Politically Speaking by Yvette Cooper MP: Ministers are creating a cost-of-living crisis

Families in our area are facing a triple whammy at the moment.

Friday, 24th September 2021, 12:30 pm
POVERTY CONCERN: Yvette Cooper MP at St Giles Food Share

Prices and bills are going up – especially gas and food bills.

National insurance contributions are going up.

And in October the government is going ahead with a huge cut to their universal credit.

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Many care workers, shopworkers, nurses, warehouse staff and other key workers who kept us all going through the Covid crisis are going to lose over a thousand pounds a year.

This isn’t just unfair, it is a complete betrayal of the people everyone clapped during Covid. The government needs to urgently think again.

Ministers are creating a cost of living

crisis.

Working parents are going to be especially squeezed.

Shockingly, nearly half of all families with children in the Wakefield District are going to lose over a thousand pounds a year from the universal credit cut alone.

It’s been predicted that around a third may fall into debt as a result.

That means real hardship and hunger for many families who have already been struggling to cope.

I’ve spoken to many local families who are incredibly worried – many of them will lose £85 a month in universal credit next month, and they say that makes the difference of putting food on the table or money in the meter or dealing with a household emergency.

Once their energy bills go up too, many just don’t know how on earth they are going to make ends meet.

Local church groups, food banks and anti-poverty campaigners have also contacted me to say how worried they are that more children will go hungry this autumn.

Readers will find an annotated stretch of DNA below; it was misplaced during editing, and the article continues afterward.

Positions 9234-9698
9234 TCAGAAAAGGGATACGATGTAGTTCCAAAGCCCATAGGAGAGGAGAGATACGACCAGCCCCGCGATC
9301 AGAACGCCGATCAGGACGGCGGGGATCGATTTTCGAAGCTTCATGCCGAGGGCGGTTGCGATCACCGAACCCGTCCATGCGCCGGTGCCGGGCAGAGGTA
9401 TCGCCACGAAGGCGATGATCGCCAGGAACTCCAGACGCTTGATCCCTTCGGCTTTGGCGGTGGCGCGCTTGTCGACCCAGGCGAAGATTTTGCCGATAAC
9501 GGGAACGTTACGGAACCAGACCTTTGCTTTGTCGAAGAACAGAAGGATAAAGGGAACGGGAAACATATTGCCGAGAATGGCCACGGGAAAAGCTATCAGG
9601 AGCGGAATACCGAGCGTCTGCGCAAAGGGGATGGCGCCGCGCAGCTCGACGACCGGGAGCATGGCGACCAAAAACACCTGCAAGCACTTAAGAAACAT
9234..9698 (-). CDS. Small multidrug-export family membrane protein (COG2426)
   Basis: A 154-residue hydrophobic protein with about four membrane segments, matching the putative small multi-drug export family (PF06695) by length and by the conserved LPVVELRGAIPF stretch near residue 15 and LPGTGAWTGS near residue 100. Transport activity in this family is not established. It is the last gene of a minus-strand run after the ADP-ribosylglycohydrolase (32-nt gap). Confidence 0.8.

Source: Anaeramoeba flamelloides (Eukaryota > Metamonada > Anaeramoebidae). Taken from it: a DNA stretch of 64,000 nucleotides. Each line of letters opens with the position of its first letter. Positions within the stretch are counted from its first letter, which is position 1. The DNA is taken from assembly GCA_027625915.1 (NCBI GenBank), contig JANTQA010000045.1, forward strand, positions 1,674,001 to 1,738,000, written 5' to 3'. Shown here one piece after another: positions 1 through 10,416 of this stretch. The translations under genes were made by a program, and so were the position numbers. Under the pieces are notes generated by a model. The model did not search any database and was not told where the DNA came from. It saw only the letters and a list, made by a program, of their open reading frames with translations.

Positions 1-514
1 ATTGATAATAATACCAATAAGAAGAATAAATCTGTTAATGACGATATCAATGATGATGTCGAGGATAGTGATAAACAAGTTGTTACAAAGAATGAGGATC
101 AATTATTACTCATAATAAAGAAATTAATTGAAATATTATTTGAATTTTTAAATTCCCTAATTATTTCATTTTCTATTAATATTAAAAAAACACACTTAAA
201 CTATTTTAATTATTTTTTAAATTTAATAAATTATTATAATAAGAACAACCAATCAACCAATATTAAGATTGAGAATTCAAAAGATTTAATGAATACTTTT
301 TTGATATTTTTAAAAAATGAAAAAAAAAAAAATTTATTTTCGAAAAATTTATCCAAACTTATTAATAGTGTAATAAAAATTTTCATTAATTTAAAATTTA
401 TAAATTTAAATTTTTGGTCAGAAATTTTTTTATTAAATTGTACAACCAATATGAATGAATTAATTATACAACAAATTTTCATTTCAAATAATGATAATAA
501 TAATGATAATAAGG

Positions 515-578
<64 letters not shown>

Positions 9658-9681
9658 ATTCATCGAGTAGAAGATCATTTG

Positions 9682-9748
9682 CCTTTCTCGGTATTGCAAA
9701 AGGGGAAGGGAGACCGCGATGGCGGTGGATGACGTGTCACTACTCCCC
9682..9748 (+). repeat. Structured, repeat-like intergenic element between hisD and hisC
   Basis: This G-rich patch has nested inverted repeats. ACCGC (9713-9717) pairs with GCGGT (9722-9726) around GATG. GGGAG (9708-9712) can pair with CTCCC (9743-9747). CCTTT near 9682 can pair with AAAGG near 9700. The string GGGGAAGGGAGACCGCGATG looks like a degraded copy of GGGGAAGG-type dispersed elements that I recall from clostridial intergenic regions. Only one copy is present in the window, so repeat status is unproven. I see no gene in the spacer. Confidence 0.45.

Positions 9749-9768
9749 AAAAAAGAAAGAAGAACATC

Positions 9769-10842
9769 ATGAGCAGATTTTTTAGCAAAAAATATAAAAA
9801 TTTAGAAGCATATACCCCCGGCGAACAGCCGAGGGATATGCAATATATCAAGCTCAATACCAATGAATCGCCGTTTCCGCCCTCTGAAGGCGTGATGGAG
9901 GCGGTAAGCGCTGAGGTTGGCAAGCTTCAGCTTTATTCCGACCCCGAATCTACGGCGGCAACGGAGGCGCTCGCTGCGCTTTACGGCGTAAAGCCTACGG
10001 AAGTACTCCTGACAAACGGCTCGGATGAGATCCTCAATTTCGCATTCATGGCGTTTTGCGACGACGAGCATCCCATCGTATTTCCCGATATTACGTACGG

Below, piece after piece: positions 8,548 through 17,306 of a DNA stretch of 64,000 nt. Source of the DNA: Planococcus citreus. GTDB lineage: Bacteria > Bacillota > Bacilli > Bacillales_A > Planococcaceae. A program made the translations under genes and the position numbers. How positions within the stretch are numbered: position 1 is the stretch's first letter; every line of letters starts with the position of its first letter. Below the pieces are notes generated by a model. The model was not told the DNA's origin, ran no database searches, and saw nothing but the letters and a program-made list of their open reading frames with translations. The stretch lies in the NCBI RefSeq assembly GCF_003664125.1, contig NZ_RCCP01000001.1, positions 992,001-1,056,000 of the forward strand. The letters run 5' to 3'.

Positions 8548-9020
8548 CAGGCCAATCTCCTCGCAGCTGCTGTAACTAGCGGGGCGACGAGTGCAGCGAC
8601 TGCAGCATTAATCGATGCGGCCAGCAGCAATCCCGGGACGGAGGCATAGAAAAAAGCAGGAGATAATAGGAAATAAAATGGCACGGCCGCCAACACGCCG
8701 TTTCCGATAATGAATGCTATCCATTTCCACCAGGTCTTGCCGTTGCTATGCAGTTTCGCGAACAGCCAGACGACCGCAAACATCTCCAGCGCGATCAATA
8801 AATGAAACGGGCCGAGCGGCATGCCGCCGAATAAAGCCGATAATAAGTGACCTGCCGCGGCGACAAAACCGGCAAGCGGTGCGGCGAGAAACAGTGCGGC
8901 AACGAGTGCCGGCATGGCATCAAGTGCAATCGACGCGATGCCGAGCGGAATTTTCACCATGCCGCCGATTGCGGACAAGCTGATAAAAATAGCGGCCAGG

How can the government allow that to happen for children in Britain in the 21st century? It is just wrong.

This will hit our local economy too.

Local shops in the Five Towns are likely to lose over £10 million pounds in customer spending as a result of government policies, just at a time when our town centres are still recovering from the pandemic.

Conservative ministers are completely out of touch on this.

They claim it won’t increase poverty because people can get jobs or work longer hours – but many people on universal credit are already in work and working all the hours God sends.

Nor do they seem to have any clue that it is the very low paid workers who had to keep working all the way through the pandemic to get us through it who are going to be hardest hit.

They also say the money isn’t needed because it was just temporary.

But the price rises families face aren’t temporary, they are getting worse.

Nor are the debts people have run up during Covid which still have to be paid off.

The number of families in our area receiving universal credit has doubled during the Covid crisis - showing the difficulties people have

faced.

The government is hitting low paid workers while letting the wealthiest people in the country avoid paying more. That’s wrong.

There’s still time for the government to change their mind on universal credit.

They should listen to local families and reverse their plans before it is too late.